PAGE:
By adding entire copies of posts in sets of 10 to archives it’s generating a lot of duplicate content and not giving your users (especially mobile visitors) a good user experience: enter a site running Twenty Fourteen with the default WordPress settings on an iPhone and note how the content of the posts is hidden from view this is to prevent endless scrolling! SEO problem is the content was still downloaded by your mobile device, so your mobile phone still had to download 10 full posts including all the images, embedded videos etc… and that’s Google SEO damaging (loading speed is a Google ranking factor, large pages are at an SEO disadvantage) I’m currently running SEO tests on a default WordPress install running Twenty Fourteen and when viewing source of the home page it’s over 2,500 lines of code because of the full content on archives!
You may note I tend to write long articles, imagine 10 posts like this one with images loaded on the first page of a category!!!
WordPress Categories SEO Noindex
There are lots of WordPress themes, like Stallion Responsive that do not output entire copies of posts on the archive sections of the site, so it’s really easy to solve without resorting to noindex etc…
See any category of this site (Yoast WordPress SEO Tutorial for example) and you’ll see a short excerpt of the posts rather than entire posts. Although the post excerpts are still duplicate content, they are so short and Google is so good at determining ‘real duplicate content’ (content scraped from other sites) you are highly unlikely to be downgraded for internal duplicate content: I no longer even consider an excerpt of an internal page duplicate content when thinking about duplicate content SEO issues.
Google Webmaster Tools also reports some types of duplicate content on your site, are you seeing anything that suggests Google can’t cope with a small amount of duplicate content?
Unfortunately not all WordPress themes include this very basic article excerpt theme feature and those that show full articles in sets of 10 do run the risk of falling foul of Google duplicate content issues (not search engine ranking penalties, ranking mistakes: Google gets confused).
WordPress categories for example will tend to have more link benefit flowing through them (they tend to have more internal links) than an individual WordPress post: it’s a simple case of most WordPress sites have a sitewide category widget, most WordPress posts (and static pages) do NOT have a sitewide link.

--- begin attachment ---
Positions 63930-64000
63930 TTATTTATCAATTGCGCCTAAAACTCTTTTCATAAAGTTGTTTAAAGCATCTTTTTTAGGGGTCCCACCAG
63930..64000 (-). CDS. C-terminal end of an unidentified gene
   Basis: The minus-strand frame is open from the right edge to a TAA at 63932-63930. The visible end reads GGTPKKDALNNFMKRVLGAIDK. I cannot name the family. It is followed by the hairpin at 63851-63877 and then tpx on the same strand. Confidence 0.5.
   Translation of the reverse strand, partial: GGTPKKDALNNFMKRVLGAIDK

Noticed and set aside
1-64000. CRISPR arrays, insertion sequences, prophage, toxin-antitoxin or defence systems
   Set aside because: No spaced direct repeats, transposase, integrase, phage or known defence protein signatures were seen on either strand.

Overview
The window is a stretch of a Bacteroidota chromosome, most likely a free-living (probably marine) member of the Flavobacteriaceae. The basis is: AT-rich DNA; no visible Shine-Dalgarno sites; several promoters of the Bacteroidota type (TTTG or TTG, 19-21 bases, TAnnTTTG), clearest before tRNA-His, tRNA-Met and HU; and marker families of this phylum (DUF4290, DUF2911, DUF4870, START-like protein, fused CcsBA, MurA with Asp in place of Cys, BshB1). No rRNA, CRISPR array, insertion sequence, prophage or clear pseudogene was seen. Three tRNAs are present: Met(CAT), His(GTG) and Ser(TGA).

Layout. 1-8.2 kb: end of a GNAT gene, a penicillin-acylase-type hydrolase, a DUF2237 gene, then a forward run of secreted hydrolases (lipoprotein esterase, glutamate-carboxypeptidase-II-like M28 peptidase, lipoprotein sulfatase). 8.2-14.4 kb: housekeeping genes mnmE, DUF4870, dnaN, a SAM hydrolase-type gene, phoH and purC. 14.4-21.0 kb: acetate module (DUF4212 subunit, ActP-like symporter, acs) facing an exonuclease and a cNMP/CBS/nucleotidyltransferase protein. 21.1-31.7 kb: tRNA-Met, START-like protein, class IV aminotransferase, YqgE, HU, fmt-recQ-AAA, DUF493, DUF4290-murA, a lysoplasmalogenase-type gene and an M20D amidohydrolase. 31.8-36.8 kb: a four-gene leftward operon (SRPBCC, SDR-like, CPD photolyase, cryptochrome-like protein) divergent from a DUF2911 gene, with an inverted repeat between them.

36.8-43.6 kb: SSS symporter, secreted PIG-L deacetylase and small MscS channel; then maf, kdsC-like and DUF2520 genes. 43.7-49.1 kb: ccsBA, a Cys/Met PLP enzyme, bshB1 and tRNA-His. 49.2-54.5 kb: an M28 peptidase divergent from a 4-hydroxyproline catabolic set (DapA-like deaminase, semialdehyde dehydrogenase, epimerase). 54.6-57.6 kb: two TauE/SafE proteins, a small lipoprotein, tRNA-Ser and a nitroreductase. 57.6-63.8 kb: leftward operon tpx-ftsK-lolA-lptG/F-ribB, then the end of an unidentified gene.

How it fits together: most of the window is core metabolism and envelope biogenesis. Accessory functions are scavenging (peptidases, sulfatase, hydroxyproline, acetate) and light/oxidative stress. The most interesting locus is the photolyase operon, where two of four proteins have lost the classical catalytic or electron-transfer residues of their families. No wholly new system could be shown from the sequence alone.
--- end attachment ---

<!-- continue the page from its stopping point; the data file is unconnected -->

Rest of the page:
This means when Google indexes a category with full content of articles it can sometimes rank the category above the main post. This is not a duplicate content penalty, it’s basic SEO 101, the category has more backlinks and PR flowing through it relative to the deeper content simply because of your average WordPress link structure.
Removing the category from the equation by using a “noindex, follow” robots meta tag is not the appropriate SEO course of action. If your theme can’t show archive excepts on categories change themes (Stallion Responsive :-)). If you already use a theme that shows excerpts be aware noindexing the categories does not mean Google will now rank your deeper content where the categories used to rank, you’ve not removed the reason why the categories tend to gain more PR (and you shouldn’t even try to ‘fix’ this, it’s not broken).
WordPress SEO Tutorial Category SERP
Be grateful a page on your site has gained a SERP and take full advantage of it. For example right now (March 2014) I’m targeting a page at the SERP “WordPress SEO Tutorial” : not an easy SERP.
Rather than noindexing the category and loosing that SERP position I’ve optimized the category further for the SERP: Stallion Responsive has advanced SEO features for categories. I’ll be very happy to see the WordPress SEO tutorial category on the first page of Google for that search result, had I used the Yoast WordPress SEO or other SEO plugin feature to noindex categories I’d be loosing Google traffic!
WordPress categories are awesome SEO wise, don’t noindex them and certainly don’t nofollow them!!! Same is true for WordPress Tags if you tend to use tags rather than categories, I have loads of free Google traffic going to categories.